U.S. sees unprecedented spike in H-1B visa denials

The H-1B visa is a temporary, non-immigrant visa issued to workers in “specialty occupations.” Through this visa, employers can sponsor certain, highly educated candidates to come to the U.S. to work for their company. The visa is valid for three years – with the possibility of extension for another three years. The H-1B visa system has been commonly used by many big-name American employers to attract highly skilled workers from around the world.

However, in recent years, the U.S. Citizenship and Immigration Services (USCIS) has suddenly begun rejecting far more applications than ever before. The National Foundation for American Policy (NFAP) recently released a report analyzing this trend.

Labor certification for visa sponsorship: help for employers

Not all work visas are created equal. If you’re looking to hire a foreign national to work at your company in the U.S., the application process for some visas is more straightforward than for others.

Some U.S. work visas have a labor certification requirement. This requirement means that in order to hire a foreign national, you – as the employer – must first demonstrate that certain criteria are met. This requirement applies to all EB-3 visas and many EB-2 visas.

SCOTUS preps to hear Dreamers case this month

The Deferred Action for Childhood Arrivals program (DACA) allows immigration officers discretion to defer deportation for young immigrants in certain situations. Officers can review the immigrant’s educational, professional or service pursuits within the country to aid in their decision. In many cases, the young immigrants, or Dreamers, received protection from deportation.

In 2017, President Donald Trump’s administration chose to rescind the policy, stating it was illegal. This led to courtroom battles. Thus far, lower courts have disagreed with the Trump administration’s rationale. SCOTUS will hear the case in November.

I have been pulled over by a police officer. Now what do I do?

Don't panic. Be polite at all times. An officer may have already decided to give you a ticket, but acting angry and obnoxious won't help you. In fact, if you are rude and uncooperative, the officer is likely to put a notation on the ticket to inform the prosecutor not to give you a deal or reduction in fines. Never admit guilt. If a policeman asks, "Do you know why I stopped you", never answer in the affirmative. Any admissions you make can and will be used against you. It is better for you to say, "No, I don't know why you stopped me. Would you mind explaining to me what you think I did?" If you get an answer, do not argue with the officer. Follow instructions and keep calm and polite at all times.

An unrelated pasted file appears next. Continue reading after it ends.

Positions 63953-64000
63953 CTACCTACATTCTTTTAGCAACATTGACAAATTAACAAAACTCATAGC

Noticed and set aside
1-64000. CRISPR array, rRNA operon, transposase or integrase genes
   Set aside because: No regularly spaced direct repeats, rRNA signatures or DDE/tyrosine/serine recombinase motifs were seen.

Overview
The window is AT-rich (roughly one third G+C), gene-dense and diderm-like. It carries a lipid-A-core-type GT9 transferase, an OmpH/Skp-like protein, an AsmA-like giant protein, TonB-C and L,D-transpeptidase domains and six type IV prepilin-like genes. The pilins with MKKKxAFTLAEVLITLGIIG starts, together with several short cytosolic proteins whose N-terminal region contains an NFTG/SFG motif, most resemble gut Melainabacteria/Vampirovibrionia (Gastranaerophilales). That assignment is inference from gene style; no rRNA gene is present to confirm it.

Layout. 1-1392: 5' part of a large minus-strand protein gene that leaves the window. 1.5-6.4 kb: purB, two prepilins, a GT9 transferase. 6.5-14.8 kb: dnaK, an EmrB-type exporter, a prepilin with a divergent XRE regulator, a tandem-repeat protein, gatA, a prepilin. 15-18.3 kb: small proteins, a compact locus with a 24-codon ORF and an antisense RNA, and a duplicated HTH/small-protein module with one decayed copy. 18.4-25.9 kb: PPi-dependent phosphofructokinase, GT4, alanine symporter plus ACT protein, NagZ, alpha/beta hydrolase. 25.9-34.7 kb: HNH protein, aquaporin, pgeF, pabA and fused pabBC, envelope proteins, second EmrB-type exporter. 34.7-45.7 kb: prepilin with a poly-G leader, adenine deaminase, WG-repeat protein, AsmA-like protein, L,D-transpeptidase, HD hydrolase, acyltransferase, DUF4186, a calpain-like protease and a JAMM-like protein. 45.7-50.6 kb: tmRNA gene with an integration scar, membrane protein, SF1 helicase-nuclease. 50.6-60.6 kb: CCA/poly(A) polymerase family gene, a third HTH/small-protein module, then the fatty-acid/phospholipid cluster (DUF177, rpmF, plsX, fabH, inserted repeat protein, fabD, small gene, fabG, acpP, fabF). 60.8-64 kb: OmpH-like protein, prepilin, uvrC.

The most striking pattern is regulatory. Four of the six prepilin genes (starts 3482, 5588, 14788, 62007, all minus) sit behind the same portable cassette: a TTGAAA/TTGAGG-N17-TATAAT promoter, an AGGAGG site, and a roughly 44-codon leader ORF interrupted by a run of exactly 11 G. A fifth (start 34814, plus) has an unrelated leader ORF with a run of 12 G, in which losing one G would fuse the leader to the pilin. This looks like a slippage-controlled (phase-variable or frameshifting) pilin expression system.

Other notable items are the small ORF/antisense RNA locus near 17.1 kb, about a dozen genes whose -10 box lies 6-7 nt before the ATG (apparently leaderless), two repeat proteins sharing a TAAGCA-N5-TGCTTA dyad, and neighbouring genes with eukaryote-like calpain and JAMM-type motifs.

What are my options after I am issued a traffic ticket?

The first thing to do is to identify the type of ticket you have received.  If your ticket is green or white, then you have probably received an infraction (non-criminal offense that carries only a fine).  If the ticket is gold, however, then you have likely been issued a criminal traffic violation with a notice indicating that you are being charged with a particular criminal offense that, in addition to carrying a fine, may also result in jail time.  You cannot ignore a criminal charge by simply paying a fine.  You will have to make an appearance in court.  Therefore, you should consult an attorney immediately!

What should I do if I decide to fight my traffic ticket?

The first thing you should do is order a copy of your driving record from the Department of Licensing. You can do this online by visiting www.dol.wa.gov It is a good idea to get a copy of your driving record because it will give you a realistic appreciation for your driving history. The lack of a history may be beneficial to you in court. If you have a long and bad driving record, be prepared for the worst. The judge or the commissioner will have a copy of your record.

What to do when your identity is stolen? (Part 1)

What is Identity Theft?
Identity theft is the fastest-growing crime in the United States, in the most recent data from the FBI 9.9 Million Americans have been victims of Identity Theft. Washington State ranks eighth in the nation in the rate of identity theft crimes per capita. The average victim spends 30 to 40 hours rectifying the damage caused by identity theft.

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